The strides recorded have not ended, more and more people in the community continue to enjoy and willingly donate services to ensure that Bapi PHC blossoms. Mr. Francois Wandoum, the youngest member of the village health committee and head of the construction project has constructed a bore hole that supplies water to the health centre and the community at large.
Mr. Wandoum himself became an ardent developer of the PHC as a result of a successful treatment. “I used to live in Yaoundé as a building contractor. I fell ill in 2017. I went round hospitals in the capital city of my country to no avail. I was finally transported to the village to try the traditional healers and die closer to my folk. My father took my consultation card to the PHC during a doctor support visit because I could not move unaided. That same day, my illness was diagnosed. I was referred to Mbingo Baptist Hospital for proper management. There I had a surgery and from then, I have been very healthy,” he explained with a glow in his eyes.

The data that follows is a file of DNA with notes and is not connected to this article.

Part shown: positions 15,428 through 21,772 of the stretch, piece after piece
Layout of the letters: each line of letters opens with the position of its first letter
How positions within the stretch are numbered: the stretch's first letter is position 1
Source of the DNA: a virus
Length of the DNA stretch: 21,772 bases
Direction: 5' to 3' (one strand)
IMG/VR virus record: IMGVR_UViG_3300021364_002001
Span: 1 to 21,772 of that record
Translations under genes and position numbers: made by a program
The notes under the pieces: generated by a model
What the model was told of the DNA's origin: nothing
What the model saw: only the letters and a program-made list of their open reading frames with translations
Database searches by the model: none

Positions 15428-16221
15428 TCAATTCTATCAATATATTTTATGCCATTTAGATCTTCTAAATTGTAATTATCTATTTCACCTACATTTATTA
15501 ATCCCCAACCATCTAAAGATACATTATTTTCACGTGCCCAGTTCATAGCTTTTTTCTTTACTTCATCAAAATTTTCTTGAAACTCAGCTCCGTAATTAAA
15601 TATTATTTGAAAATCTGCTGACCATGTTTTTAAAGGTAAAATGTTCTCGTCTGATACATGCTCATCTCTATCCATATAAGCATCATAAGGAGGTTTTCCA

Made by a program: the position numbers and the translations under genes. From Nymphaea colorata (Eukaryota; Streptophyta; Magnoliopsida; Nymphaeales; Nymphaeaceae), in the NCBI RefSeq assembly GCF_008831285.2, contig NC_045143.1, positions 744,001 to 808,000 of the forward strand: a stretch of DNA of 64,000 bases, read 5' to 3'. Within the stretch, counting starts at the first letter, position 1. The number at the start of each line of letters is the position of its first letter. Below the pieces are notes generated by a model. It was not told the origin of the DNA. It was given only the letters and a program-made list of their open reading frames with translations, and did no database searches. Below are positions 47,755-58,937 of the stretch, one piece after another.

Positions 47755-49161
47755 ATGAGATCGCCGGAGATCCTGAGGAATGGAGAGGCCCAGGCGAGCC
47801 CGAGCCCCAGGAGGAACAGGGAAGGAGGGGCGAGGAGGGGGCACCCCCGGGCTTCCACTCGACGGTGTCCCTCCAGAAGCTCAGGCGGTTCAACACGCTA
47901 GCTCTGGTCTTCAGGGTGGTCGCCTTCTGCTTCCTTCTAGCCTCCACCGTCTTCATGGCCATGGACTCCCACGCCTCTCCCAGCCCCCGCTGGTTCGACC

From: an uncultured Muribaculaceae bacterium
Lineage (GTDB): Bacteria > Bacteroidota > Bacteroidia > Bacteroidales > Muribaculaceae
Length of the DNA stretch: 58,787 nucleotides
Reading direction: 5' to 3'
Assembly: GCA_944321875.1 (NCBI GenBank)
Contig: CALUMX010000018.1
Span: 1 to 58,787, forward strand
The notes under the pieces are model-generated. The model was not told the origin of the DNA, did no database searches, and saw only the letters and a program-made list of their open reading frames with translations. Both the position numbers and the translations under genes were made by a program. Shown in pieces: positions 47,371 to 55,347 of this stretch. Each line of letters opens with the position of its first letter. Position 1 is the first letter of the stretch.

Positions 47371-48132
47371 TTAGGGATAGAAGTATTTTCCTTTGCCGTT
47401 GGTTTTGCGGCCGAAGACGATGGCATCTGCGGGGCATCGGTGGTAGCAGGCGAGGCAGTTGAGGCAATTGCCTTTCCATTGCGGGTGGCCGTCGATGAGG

Stories like these have inspired community involvement, participation and ownership of the facility. In this line, many community members have added a portion of their plots to the PHC and the church. The chairman of the village health committee, Mr. Wandom Jean, explains that he supplies the PHC with electricity for work to be done easily.
“The people of Bapi are hungry for more from the CBC Health Services. We are doing all we can to ensure that this facility grows fast to one day become a hospital. We have the will to work as a community to ensure that the health facility stands the test of time. But we cannot do this alone. That is why I am calling on the CBC Health Services’ administration to come hold our hands lets together enhance the work we have been doing here,” he pleaded.